At dueling press conferences Tuesday, the speaker of the House and the president of the United States said a lot of similar things. Both said they were open to negotiation. Both blamed the other side for the current shutdown and debt-ceiling crisis. Both agreed that the debt ceiling should be raised. The key distinction was this: John Boehner was the one who made the point that the debt ceiling is fair game to use in negotiations, and President Obama was the one who said the debt ceiling has been taken hostage.
And in both press conferences, the speaker and the president characterized the other’s position in a similar manner.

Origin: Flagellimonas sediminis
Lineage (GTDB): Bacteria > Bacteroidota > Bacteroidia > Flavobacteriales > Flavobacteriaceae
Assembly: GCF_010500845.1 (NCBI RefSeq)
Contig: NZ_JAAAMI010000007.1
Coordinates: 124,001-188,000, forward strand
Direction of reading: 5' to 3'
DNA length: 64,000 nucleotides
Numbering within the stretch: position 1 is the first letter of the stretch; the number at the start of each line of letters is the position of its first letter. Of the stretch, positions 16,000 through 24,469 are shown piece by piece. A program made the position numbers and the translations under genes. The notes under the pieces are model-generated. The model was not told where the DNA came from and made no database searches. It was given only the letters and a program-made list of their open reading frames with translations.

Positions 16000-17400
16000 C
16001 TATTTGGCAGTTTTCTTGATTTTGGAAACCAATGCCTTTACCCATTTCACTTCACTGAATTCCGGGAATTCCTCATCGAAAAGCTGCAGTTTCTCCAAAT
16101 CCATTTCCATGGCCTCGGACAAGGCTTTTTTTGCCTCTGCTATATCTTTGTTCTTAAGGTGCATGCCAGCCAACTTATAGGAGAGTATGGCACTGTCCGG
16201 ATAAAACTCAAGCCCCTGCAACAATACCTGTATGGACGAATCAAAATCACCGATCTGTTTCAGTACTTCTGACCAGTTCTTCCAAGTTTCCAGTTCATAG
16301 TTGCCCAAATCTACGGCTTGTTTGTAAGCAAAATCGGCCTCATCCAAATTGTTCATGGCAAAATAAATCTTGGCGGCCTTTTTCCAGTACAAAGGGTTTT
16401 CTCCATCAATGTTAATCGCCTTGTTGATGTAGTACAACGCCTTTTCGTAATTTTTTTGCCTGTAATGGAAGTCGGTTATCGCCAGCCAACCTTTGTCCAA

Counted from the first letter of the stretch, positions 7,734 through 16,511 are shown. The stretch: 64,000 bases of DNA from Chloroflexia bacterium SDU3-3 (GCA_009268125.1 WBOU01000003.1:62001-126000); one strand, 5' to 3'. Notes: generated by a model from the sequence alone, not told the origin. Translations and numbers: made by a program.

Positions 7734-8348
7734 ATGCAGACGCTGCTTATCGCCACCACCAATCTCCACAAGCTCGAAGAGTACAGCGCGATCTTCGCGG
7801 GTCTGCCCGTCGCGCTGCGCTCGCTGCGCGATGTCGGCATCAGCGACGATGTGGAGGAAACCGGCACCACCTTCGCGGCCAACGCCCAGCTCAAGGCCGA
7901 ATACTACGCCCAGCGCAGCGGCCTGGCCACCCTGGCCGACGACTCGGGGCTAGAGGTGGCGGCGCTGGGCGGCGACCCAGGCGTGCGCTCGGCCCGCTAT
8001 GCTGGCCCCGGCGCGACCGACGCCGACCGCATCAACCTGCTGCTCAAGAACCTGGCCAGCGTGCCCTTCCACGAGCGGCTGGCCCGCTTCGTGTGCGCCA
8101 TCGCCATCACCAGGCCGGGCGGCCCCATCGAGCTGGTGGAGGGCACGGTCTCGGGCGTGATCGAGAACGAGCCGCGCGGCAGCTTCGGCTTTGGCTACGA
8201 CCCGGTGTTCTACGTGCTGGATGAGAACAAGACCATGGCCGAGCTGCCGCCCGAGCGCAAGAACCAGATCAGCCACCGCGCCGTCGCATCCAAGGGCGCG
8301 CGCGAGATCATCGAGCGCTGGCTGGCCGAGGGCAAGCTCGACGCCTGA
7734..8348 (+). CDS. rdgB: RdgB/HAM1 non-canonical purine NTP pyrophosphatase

Boehner said of Obama: “So the president’s position that, listen, we’re not going to sit down and talk to you until you surrender is just not sustainable. It’s not our system of government.”
The president said of the Republicans:
I mean, think about it, the only reason that the Republicans have held out on negotiations up until last week or so, is because they thought it was a big enough deal they would force unilateral concessions out of Democrats and out of me. They said so. They basically said, you know what, the president is so responsible that if we just hold our breath and say we’re going to threaten default, then he’ll give us what we want and we won’t have to give anything in return. Again, that’s not my account of the situation.
Though they said it in different ways, each was accusing the other of waiting for a surrender moment. Yes, we can discuss the equivalence of each party’s point of view. But, rhetorically, this is the definition of a stalemate.